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'Sour grapes complaints are tedious at best' 


Power is defined as control. Synonyms are influence, authority, rule, command, clout and dominance (among others). Once a group obtains power, they will do whatever they can to retain power. Once they lose power, they will do whatever they can to deter those who took the power from them. In doing so, they maintain a sense of their former power through their resistance to the new authority. Lake Oswego provides an excellent example of the flow of power in a municipality.

Prior to 2001, under mayors Schlenker and Klammer, the city council was truly a nonpartisan body. Fiscal conservationism was weighed against progressivism. Voting was balanced and budget matters and projects such as Millennium Plaza Park and Lake View Village progressed with ease and cooperation. The last year under Klammer, Ellie McPeak and Jack Hoffman were the only voices for what was to become a dominant group of individuals. Judie Hammerstad became mayor in 2001 accompanied by John Turchi and Gay Graham. With McPeak and Hoffman it formed a 5-2 majority. The arrival of Lynn Peterson in 2003 made it 6-1 and in 2005, after adding Frank Groznik, it was a solid consortium giving this group unopposed command. Four more years of rotating in Roger Hennagin, Kristin Johnson and Donna Jordan, the group had absolute power. It also brought us the West End Building. Although sensitive lands designations had already been created, new interpretations and applications were derived. The PDX-LO streetcar and Foothills development were expensive ideas floated in the new Lake Oswego.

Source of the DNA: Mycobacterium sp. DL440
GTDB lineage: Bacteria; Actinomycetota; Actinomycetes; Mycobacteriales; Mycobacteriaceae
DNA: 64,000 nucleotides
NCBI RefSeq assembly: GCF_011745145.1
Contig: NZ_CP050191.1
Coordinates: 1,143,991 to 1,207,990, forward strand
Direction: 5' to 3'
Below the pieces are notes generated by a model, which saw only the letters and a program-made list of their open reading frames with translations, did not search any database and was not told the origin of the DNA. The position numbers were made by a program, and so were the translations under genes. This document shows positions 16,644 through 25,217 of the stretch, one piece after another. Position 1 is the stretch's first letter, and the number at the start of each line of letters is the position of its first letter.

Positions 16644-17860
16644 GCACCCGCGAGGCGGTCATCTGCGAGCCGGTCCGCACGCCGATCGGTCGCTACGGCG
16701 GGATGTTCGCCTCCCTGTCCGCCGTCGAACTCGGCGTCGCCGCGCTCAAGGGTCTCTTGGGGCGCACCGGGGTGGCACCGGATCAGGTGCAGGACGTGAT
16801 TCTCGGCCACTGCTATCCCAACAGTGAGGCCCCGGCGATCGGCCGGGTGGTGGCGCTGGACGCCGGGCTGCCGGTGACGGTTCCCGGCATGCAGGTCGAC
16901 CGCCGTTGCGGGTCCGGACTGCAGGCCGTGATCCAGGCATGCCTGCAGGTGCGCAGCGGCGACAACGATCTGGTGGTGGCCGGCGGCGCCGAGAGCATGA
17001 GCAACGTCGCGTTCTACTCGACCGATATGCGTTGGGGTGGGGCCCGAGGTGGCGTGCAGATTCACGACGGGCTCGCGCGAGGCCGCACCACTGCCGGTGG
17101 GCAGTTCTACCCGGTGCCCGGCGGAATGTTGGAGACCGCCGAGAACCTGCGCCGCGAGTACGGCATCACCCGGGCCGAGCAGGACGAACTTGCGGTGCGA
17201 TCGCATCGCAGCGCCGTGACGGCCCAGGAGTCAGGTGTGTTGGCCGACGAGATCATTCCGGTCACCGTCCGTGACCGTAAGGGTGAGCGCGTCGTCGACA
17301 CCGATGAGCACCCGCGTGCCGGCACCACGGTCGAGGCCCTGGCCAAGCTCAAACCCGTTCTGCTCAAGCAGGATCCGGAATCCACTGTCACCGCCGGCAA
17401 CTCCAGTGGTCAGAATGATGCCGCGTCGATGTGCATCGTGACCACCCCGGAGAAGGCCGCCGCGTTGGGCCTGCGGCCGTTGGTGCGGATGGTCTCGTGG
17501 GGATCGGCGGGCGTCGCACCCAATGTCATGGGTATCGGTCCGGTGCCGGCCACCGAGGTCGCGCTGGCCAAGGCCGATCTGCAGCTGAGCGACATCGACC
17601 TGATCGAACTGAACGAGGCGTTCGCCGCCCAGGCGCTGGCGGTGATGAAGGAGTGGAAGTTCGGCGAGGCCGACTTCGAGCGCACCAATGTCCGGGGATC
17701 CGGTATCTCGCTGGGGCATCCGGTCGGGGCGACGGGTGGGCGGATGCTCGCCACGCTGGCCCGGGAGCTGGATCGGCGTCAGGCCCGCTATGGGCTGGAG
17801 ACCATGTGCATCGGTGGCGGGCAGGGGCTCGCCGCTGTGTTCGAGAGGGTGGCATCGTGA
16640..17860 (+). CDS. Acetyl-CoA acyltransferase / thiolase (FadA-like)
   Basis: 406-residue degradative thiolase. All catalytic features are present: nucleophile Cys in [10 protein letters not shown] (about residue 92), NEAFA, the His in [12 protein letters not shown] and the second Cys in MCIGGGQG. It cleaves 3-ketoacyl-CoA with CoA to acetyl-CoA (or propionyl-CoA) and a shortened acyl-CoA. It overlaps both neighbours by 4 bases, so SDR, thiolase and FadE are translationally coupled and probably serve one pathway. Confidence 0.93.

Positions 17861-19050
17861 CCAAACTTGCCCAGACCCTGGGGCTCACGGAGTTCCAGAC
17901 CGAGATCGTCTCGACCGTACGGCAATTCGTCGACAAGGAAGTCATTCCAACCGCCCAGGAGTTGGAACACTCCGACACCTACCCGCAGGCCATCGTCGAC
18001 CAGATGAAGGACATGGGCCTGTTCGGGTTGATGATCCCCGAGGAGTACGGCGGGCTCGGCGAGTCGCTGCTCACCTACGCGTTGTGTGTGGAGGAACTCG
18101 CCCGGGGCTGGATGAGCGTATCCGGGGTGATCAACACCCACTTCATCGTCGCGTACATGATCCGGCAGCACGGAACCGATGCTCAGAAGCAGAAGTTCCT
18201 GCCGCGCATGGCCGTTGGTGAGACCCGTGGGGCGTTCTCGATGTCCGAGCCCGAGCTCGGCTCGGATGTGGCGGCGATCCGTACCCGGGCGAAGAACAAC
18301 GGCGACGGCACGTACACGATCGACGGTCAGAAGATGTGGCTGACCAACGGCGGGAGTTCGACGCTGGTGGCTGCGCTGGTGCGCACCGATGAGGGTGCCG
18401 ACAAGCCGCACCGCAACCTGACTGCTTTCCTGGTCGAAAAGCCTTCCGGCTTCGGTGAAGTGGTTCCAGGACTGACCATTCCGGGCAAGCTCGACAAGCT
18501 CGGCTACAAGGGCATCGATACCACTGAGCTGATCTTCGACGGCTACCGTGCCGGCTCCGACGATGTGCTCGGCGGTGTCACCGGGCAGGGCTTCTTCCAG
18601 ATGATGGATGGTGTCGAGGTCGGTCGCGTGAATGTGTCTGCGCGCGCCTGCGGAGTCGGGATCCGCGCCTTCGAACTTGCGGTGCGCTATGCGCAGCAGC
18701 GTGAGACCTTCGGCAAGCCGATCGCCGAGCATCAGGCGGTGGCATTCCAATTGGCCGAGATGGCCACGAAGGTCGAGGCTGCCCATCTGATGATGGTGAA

In 2008, Hammerstad gave way to Hoffman who brought with him Sally Moncrieff and Bill Tierney and a lone voice of fiscal realism, Mary Olson. The unanimous vote was gone and 6-1 votes followed serious discussions to which the citizens of Lake Oswego finally paid attention. The LO-Tigard Water Partnership and resulting water rate increases were added notice. When Johnson resigned from the council, she was replaced not by the runner-up in the prior election, but by Dan Vizzini who had served on Hoffman’s election campaign staff. Discussions at council meetings became heated as a growing number of citizens opposed the plans of the council majority. They were in power however, and the goals of that group continued unabated.

The election of 2010 brought change with Jeff Gudman and Mike Kehoe joining Olson’s fiscal restraint approach. It is the writer’s belief Jordan was re-elected (in a close vote) because Lake Oswego was not receptive to electing a slate of male-only candidates. More debates, more contentious arguments, more citizen awareness culminated in the change in power that occurred in the recent election. The citizens labeled the “vocal minority” by Jordan showed that was a misnomer as the power shifted to fiscal self-discipline.

Now came the misinformation campaign to smear the new administration. Lack of notice, lack of transparency, pushed by the now out of power group and furthered by the media was the beginning. Now it’s Foothill injustice written by members of the Hammerstad-Hoffman cadre and signed by three councilors who served more than 20 years ago, two sitting councilors defeated in their bid for re-election, and two others who would have been defeated had they run. Having rammed their directives home fortified by stacked boards and commissions without regard for the rest of us while they were in power, their sour grapes complaints are tedious at best.

Gary Gipson is a resident of Lake Oswego and a board member of COLA Lake Oswego.